Who to blame for Blackburn’s demise?

You have to admit it’s rather apt that a chicken was found clucking around Ewood Park on Monday night. An historical idiom used to identify cowardice, it provided a stark correlation to Blackburn and the faint hearted efforts to prolong their top flight existence for another week. On an occasion where Rovers required every last drop of tenacity and belief to save their Premier League skins the feeling was that they’d effectively chickened out of the battle. You know it would’ve been fitting if the absconded foul has mimicked the players feeble efforts and scampered around the pitch with its head unattached.

The inquest into Blackburn’s demise certainly won’t make attractive reading material. Whilst the headline writers will be bursting with chicken related puns the cold harsh truth is that the one time Premier League champions will be playing Championship football once again next season. Who should the finger of blame be pointed at? Boardroom, dugout or the stands? Arguably they are all hold a level culpability for Rovers’ demotion to the second tier of English football for the second time in the 17-years since their title win.

A majority of supporters will point to the arrival of Indian poultry giant Venky’s, owned by the Rao family, as the catalyst for their collapse over the last 18 months. Promises of the Champions League or, according to chairwoman Anuradha Desai “to be fourth or fifth” never came to fruition as Blackburn plummeted into the abyss. The alarm bells should have started to blare as soon as she uttered the line “I had never watched a single football match in my life”. Desai’s misguided ambition seemed to hold no bounds as she targeted Brazilian playmaker Ronaldinho offering him a £20 million deal over three years before the player dismissed the move and joined Flamengo.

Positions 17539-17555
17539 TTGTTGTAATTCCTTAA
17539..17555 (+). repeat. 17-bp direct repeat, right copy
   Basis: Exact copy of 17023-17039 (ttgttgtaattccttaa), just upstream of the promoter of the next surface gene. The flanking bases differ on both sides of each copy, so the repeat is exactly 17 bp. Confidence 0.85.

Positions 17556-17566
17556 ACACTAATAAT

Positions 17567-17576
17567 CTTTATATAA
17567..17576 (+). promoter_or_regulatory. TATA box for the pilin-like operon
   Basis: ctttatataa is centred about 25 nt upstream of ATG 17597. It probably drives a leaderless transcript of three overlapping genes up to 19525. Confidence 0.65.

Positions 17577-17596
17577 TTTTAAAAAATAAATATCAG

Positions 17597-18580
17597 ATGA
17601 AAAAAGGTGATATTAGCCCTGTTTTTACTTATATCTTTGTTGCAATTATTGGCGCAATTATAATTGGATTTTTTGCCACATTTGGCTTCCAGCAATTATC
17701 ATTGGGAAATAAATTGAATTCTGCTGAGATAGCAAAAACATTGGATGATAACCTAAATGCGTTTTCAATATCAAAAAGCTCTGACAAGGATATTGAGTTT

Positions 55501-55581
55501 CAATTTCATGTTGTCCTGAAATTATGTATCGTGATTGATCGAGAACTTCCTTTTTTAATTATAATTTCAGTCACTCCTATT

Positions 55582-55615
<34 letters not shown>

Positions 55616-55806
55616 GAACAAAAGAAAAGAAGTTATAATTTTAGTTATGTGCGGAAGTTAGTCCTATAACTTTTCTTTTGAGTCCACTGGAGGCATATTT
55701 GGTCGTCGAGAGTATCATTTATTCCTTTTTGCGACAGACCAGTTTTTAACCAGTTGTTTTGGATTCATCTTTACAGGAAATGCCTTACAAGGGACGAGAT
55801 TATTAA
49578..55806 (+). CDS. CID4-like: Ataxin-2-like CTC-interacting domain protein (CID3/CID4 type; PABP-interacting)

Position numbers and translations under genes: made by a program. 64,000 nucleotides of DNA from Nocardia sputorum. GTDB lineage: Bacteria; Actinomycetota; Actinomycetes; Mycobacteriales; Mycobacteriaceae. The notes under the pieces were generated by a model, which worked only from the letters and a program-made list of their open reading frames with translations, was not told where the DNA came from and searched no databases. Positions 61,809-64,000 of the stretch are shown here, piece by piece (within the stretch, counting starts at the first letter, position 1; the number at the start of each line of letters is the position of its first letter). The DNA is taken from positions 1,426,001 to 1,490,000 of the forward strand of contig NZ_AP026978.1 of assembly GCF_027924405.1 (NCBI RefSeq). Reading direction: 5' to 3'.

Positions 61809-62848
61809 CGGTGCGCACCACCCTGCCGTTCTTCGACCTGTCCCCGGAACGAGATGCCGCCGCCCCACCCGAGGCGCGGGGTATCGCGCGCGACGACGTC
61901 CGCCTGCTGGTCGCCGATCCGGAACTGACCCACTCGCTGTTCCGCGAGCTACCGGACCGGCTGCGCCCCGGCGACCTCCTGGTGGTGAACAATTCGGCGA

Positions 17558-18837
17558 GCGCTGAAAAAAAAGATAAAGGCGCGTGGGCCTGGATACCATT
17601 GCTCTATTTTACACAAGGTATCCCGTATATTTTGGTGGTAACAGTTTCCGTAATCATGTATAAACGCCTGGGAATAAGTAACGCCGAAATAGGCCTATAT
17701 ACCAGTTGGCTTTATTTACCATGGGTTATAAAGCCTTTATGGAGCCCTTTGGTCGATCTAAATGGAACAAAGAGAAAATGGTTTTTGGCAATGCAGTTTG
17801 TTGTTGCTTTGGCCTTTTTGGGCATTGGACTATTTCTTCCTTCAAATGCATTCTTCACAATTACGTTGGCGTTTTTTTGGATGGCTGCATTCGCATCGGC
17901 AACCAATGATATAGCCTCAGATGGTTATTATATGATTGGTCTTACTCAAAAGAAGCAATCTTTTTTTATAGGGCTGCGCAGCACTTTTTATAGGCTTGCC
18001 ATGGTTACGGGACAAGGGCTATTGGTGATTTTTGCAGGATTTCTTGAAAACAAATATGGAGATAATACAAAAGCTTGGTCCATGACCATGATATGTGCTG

Fan’s began to question the validity of Venky’s ownership after they declared “if we need to spend £5million, we’ll spend £5million” before being forced by Barclays to deposit double that into their accounts to cover the wage bill. Significant losses at the beginning of this season only served to indicate that the Indians were hopelessly out of their depth running a football club. There was even a rumour suggesting they weren’t aware of the concept of relegation. The vitriol directed towards them from the stands spoke volumes as to the level of confidence Rovers supporters held in the clubs hierarchy to deliver success.

The sacking of Sam Allardyce certainly set the ball rolling on the road to mistrust. Allardyce’s departure allowed coach Steve Kean to step in to fill the breach eventually going on to become Blackburn’s permanent manager.

A run of 13 wins in 65 games in charge has done little to justify that decision with Kean becoming a pariah and beacon of disdain amongst the Rovers support. Beyond a shadow of a doubt the 44-year-old has been found wanting in every aspect of modern day football management proving to be tactically limited and unable to properly motivate a team that, on paper, could easily finish in mid-table. From day one the fans made their feelings over his appointment perfectly clear creating a hostile working environment that Kean has struggled to cope with. But theres a part of me that is starting to feel for him.